Moving along from there, Digimon is no stranger to killing-off its characters. In every season, side-characters we’d grown to like would engage in battle with the enemy, get seriously wounded and die. This concept was such an integral part of the show that the second season even dedicated an entire episode to one of the protagonists learning to cope with the death of his partner. That said, the digital nature of these characters meant that they usually regenerated and that the long-term consequences of death weren’t very serious. The exception to this scenario is, without question, Digimon Tamers, which was written so that Digimon who died in battle were either vaporized forever or absorbed by their opponents through data osmosis. Because of this, Digimon Tamers remains the only season to actually treat death like something serious and tragic.
The final point of reference is the character of Leomon. The Digimon franchise has started some very unusual traditions over the years, but none are more heart wrenching and renowned as “The Leomon Curse”. The tradition is that every version of Leomon to grace the show is built-up as a noble warrior who valiantly defends the heroes from an enemy infinitely stronger than they are, is mortally wounded as a result and dies a horrid death on-screen. In other words, he’s the tragic hero, the Mufasa of Digimon, the noble knight who meets his unfortunate end, pretty much the reason why little kids always cried while watching this show. And, to tell the truth, they had every reason to: Leomon was a likeable character, and losing him was always tragic.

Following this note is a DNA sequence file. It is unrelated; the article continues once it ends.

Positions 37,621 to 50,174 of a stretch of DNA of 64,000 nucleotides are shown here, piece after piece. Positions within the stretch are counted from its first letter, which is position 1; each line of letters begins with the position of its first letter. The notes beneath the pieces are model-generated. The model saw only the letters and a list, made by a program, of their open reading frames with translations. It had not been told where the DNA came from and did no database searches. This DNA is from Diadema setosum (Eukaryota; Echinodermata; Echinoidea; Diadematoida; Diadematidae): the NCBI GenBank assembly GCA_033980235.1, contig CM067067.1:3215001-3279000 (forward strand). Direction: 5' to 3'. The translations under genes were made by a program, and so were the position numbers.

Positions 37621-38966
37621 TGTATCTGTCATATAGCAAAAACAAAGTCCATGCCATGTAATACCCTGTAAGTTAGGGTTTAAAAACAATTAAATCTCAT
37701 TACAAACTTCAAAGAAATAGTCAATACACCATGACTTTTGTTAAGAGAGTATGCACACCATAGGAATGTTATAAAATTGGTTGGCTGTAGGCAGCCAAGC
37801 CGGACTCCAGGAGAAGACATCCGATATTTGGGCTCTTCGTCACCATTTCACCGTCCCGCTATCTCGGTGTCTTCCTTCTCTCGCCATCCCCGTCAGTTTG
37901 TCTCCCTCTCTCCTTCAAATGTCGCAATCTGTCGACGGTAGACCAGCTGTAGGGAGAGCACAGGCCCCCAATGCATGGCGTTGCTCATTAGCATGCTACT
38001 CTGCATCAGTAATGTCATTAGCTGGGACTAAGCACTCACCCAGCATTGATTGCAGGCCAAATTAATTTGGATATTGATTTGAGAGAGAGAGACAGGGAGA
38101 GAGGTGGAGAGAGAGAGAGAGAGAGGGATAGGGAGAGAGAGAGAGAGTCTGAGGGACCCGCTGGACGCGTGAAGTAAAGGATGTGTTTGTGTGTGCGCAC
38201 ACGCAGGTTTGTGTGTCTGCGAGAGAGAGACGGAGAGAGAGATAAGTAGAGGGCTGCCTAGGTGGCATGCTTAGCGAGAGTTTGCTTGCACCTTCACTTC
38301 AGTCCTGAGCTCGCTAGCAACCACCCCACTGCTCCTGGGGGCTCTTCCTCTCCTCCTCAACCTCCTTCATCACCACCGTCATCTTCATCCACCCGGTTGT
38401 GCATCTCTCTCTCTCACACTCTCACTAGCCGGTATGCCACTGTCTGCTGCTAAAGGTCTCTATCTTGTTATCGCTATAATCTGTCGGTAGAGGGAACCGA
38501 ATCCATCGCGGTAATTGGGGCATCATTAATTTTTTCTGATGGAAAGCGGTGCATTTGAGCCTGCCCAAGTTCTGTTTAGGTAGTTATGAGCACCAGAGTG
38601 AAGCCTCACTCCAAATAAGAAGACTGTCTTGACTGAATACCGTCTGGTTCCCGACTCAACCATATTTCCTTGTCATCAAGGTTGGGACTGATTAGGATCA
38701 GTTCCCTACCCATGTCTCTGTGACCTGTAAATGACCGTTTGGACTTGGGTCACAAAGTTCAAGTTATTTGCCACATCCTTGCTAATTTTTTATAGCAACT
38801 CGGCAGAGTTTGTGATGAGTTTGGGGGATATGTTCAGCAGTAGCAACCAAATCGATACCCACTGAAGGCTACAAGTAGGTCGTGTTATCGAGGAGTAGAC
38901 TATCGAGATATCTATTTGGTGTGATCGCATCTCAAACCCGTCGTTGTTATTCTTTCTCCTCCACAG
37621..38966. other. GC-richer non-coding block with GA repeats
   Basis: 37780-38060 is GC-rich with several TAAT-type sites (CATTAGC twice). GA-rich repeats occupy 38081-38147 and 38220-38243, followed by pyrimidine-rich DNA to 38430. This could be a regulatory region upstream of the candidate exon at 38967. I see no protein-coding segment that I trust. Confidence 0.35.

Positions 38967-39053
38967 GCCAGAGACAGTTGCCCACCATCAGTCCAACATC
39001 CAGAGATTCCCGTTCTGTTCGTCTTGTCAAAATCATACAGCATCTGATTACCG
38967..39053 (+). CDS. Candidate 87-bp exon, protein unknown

-The Initial Shock-
So what does this have to do with Jeri? Well, everything I’ve just mentioned leads to a single moment in Digimon Tamers that simultaneously kick-starts Jeri’s character arc and the massive amount of hate she gets from her detractors: